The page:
New UCI president David Lappartient put a new twist on the debate over radio earpieces on riders, suggesting in an interview with Het Laatste Nieuws that allowing teams to communicate with riders during races could lead to race fixing motivated by illegal sports betting.
Lappartient said he intends to ban earpieces in the next World Championships and voiced issues with power meters, saying they have made races "sterile".
"And then you have something else with the earpieces, they make cycling very sensitive to online betting," Lappartient said to Het Laatste Nieuws. "You can communicate directly with the rider in the race. Officially, the connection goes from a team car to a rider. But technologically, there is nothing that prevents me or you from calling the wearer of the yellow jersey during a stage of the Tour, right? "
When asked if he thought someone could suggest a rider like Chris Froome might be told to ride faster or slower because someone bet on the race, Lappartient said it is possible, and the UCI has to anticipate such possibilities.
"Sports betting is like an iceberg. Ninety percent of the bets are illegal and happen below the waterline. That's how it is in football, tennis and handball. I do not want to get to a day when cycling, once we have clambered from the valley of doping, and the fight against mechanical fraud has been successfully carried out, is undermined by corruption and gambling scandals. The UCI does not have a single article in its regulations. Gambling is prohibited is there. But it happens."
Lappartient also has ideas to help combat mechanical fraud and doping, with new controls for motors due to be in place by the start of the 2018 road season. He also intends to work with the police to find fraud and wants mechanical doping to be against the law.
"You are cheating against those who are playing fair. And the money you earn from it is at the expense of the earnings of the others. That is theft.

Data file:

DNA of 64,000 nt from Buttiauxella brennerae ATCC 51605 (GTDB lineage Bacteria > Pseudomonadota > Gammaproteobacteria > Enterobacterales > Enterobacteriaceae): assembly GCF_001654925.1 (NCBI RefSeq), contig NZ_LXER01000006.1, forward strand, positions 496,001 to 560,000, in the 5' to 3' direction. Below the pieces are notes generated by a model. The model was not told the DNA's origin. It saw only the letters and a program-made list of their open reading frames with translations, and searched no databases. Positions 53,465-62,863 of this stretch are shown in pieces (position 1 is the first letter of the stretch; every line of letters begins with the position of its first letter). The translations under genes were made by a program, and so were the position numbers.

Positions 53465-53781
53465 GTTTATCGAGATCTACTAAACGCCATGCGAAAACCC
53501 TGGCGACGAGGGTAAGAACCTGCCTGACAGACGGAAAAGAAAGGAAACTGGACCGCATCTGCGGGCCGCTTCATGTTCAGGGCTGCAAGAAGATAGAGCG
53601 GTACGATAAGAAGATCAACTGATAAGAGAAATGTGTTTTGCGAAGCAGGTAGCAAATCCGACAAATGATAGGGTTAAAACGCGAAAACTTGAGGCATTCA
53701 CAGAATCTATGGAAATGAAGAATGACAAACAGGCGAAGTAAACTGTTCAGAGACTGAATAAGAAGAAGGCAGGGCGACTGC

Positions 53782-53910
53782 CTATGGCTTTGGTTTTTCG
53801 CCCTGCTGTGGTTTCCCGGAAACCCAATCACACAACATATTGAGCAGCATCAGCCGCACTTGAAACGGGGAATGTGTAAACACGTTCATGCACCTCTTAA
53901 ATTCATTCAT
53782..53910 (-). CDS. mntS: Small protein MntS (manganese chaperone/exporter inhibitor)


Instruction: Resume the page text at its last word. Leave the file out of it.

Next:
"I do not know whether technological fraud exists in the peloton. But I want to be sure," Lappartient said.
"I am assuming that technological fraud has been committed in the past. And I am cautious about how it is now. If we are saddled with a scandal of mechanical fraud tomorrow, the disaster will not be overlooked."
When it comes to doping with drugs rather than motors, Lappartient claimed, "The situation is better than ever. But we should not let our attention lapse. Nowhere is the fight against doping as fiercely waged as in cycling. One-third of worldwide controls for the biological passport are for cycling. There was a time when it was said that every rider was doped. Now doping is an exception."
But the use of the painkiller Tramadol and corticosteroids is still allowed under the WADA rules, and Lappartient says that while the UCI does not have the power to ban the use of the drugs, they do have avenues to prevent riders from competing while using them.
"We need to act urgently against the misuse of cortisone. I think that WADA is dragging their heels. They cannot tell me that riders who use cortisone are performing less well. If they did, they wouldn't use it. Cortisone is not on the banned list, there is no sanction against its misuse. But it does stop the body from producing its own cortisol if external cortisone is administered. That is a problem for the health of the rider. If I am well informed, a lack of cortisol is even lethal. I say: too little endogenous cortisol equals no racing. That's how the MPCC sees it. But since not every team is a member of the MPCC, I would like for the UCI to impose that ban."
Lappartient says he could use the same method to impose a start ban on any riders found with traces of Tramadol in their system, and hopes to do so beginning in 2019.